Comment


                      • #12
                        Originally posted by AnAkIn View Post
                        I've been trying to compile one of my projects with gcc 4.9.1 in Arch, every time it produced wrong assembly which lead to the program crashing. Switched to clang, now everything works fine.
                        If you program contains invalid code that can cause GCC to miscompile it is only a matter of time before issues will crop up with any compiler. Better fix your code than complain about compilers.

                        Rule of thumb: If you think you have spotted a compiler error. You should consider youself wrong and fix your code instead (With more than 10 years of experience with C++ I have found one compiler error in GCC, but suspected errors more than 10 times and been wrong in every case but once).

                        Comment


                        • #13
                          Originally posted by AnAkIn View Post
                          I've been trying to compile one of my projects with gcc 4.9.1 in Arch, every time it produced wrong assembly which lead to the program crashing. Switched to clang, now everything works fine.
                          gcc often generates wrong code and it can take long time to fix. You should report bug to https://gcc.gnu.org/bugzilla/

                          Comment


                          • #14
                            Originally posted by carewolf View Post
                            If you program contains invalid code that can cause GCC to miscompile it is only a matter of time before issues will crop up with any compiler. Better fix your code than complain about compilers.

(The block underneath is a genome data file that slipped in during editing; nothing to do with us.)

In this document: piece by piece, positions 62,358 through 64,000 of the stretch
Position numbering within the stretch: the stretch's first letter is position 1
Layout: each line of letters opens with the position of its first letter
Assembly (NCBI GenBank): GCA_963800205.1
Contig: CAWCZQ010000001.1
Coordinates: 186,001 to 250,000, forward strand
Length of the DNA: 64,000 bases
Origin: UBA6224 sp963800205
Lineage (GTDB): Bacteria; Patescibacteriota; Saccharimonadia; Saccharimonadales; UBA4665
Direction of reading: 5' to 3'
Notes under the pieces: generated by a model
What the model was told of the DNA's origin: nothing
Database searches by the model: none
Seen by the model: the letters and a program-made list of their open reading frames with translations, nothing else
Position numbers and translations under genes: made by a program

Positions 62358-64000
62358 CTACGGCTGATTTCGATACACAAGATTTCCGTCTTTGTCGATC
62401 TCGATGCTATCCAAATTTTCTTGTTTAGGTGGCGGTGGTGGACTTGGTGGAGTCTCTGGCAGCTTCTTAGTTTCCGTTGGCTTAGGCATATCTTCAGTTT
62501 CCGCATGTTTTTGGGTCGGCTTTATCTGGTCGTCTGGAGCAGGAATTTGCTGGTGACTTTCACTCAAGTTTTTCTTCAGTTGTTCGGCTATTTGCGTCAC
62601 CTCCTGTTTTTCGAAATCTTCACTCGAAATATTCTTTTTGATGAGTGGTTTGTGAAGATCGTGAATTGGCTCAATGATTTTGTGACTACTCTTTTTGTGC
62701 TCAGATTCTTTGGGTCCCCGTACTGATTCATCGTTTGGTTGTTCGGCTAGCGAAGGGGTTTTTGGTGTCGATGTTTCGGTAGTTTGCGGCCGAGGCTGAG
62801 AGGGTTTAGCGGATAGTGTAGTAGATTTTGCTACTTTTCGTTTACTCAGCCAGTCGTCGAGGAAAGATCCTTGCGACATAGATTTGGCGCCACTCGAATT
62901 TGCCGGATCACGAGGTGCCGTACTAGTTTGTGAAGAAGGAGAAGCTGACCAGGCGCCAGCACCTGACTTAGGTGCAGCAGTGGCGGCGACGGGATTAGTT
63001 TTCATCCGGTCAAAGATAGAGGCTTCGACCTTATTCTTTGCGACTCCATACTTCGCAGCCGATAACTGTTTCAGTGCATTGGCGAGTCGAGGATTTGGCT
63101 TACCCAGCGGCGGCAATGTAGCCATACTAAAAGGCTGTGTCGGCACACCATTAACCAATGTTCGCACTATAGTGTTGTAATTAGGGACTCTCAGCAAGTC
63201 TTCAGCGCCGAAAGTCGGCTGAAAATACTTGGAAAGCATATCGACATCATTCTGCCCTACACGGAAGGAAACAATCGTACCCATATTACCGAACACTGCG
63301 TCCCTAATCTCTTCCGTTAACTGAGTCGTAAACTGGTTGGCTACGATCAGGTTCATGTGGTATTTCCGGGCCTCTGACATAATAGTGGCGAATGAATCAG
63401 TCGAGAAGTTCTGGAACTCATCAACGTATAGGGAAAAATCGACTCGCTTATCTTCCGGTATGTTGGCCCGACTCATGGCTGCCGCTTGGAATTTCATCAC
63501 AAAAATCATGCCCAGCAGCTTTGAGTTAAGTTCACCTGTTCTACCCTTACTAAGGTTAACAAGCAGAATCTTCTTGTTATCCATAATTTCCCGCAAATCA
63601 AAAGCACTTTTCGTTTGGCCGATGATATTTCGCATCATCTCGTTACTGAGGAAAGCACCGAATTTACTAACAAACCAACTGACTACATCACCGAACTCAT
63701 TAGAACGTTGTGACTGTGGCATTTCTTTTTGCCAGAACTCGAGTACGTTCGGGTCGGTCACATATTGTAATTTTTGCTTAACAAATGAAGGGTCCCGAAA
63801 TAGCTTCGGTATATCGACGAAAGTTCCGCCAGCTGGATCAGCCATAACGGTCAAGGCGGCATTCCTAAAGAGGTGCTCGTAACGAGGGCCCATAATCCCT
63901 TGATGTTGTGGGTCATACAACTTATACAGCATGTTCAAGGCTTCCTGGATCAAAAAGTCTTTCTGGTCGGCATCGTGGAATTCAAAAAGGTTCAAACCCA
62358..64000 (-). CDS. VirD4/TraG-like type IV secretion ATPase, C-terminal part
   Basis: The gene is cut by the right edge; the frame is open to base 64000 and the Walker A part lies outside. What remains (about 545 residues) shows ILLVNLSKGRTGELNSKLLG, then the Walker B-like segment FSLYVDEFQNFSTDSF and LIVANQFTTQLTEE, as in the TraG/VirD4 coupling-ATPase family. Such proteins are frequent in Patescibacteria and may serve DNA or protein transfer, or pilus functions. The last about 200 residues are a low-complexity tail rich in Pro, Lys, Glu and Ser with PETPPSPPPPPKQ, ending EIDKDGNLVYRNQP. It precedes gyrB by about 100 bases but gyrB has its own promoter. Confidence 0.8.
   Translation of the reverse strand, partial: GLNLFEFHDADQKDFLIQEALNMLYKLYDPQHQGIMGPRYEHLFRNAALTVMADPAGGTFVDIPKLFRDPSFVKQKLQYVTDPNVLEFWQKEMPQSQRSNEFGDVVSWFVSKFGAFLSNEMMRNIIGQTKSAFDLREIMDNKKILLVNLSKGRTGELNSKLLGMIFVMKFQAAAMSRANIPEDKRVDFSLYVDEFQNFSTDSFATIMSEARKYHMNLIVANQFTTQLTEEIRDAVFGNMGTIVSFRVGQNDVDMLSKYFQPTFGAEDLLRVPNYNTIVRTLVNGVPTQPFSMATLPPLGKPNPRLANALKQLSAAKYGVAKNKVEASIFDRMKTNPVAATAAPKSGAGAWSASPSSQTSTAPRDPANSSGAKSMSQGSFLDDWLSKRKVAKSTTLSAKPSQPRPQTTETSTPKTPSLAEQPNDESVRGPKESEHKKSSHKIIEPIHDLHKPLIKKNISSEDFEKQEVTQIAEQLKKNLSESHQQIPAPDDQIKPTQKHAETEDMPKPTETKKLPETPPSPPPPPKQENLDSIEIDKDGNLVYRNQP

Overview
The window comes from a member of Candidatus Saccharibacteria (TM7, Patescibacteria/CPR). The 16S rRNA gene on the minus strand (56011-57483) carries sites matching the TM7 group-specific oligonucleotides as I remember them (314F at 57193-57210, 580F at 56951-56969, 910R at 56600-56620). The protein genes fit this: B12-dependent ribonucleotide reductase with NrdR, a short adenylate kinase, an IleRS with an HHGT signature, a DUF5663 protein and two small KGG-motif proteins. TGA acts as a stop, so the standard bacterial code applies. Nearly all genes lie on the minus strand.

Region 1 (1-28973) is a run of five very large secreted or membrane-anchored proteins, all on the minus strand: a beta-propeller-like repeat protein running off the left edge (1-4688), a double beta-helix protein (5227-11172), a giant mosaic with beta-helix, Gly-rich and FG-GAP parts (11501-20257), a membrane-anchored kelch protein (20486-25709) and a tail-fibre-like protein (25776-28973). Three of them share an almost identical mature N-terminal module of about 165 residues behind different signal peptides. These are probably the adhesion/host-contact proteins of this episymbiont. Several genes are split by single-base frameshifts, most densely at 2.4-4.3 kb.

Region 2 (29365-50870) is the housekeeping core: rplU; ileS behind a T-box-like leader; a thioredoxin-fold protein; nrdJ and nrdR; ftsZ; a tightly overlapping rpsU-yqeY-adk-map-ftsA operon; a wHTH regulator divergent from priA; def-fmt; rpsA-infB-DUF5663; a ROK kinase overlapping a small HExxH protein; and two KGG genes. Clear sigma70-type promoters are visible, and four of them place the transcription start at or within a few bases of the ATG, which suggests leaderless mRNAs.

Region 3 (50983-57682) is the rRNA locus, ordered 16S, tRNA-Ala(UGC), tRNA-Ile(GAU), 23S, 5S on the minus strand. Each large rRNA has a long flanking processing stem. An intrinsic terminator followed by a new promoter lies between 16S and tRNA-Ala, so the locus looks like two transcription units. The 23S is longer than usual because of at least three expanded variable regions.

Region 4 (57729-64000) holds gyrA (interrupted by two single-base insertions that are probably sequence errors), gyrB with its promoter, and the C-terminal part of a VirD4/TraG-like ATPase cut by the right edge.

Rule of thumb: If you think you have spotted a compiler error. You should consider youself wrong and fix your code instead (With more than 10 years of experience with C++ I have found one compiler error in GCC, but suspected errors more than 10 times and been wrong in every case but once).
                            The code is in Valve's Source SDK, which I need for my project, and there's nothing wrong with it, it's a pretty simple code. MSVC and Clang compiles it correctly. GCC used to compiles it correctly as well, just not the latest versions.

                            Comment


                            • #15
                              Originally posted by AnAkIn View Post
                              The code is in Valve's Source SDK, which I need for my project, and there's nothing wrong with it, it's a pretty simple code. MSVC and Clang compiles it correctly. GCC used to compiles it correctly as well, just not the latest versions.
                              It is entirely possible for widely used library code to have subtle bugs. Popular ones are aliasing bugs. Whenever there is a pointer cast, view it with the utmost suspicion. Sometimes library functions are misused, like using memcpy or strcpy that only sometimes overlaps. Or a local variable's address might be returned and used in its caller, which may work fine until a compiler decides to inline and reorder the entire function chain. Or in C++ code an exception might be thrown with a local pointer. That is never a good idea but it sometimes appears to work.

                              Things like that are why I always run my test sets against both the debug code with asserts and also the O3 profile optimized version.

                              To sum up: Just because some code has been used for a long time, and other compilers compile it correctly, does NOT mean that the code is correct.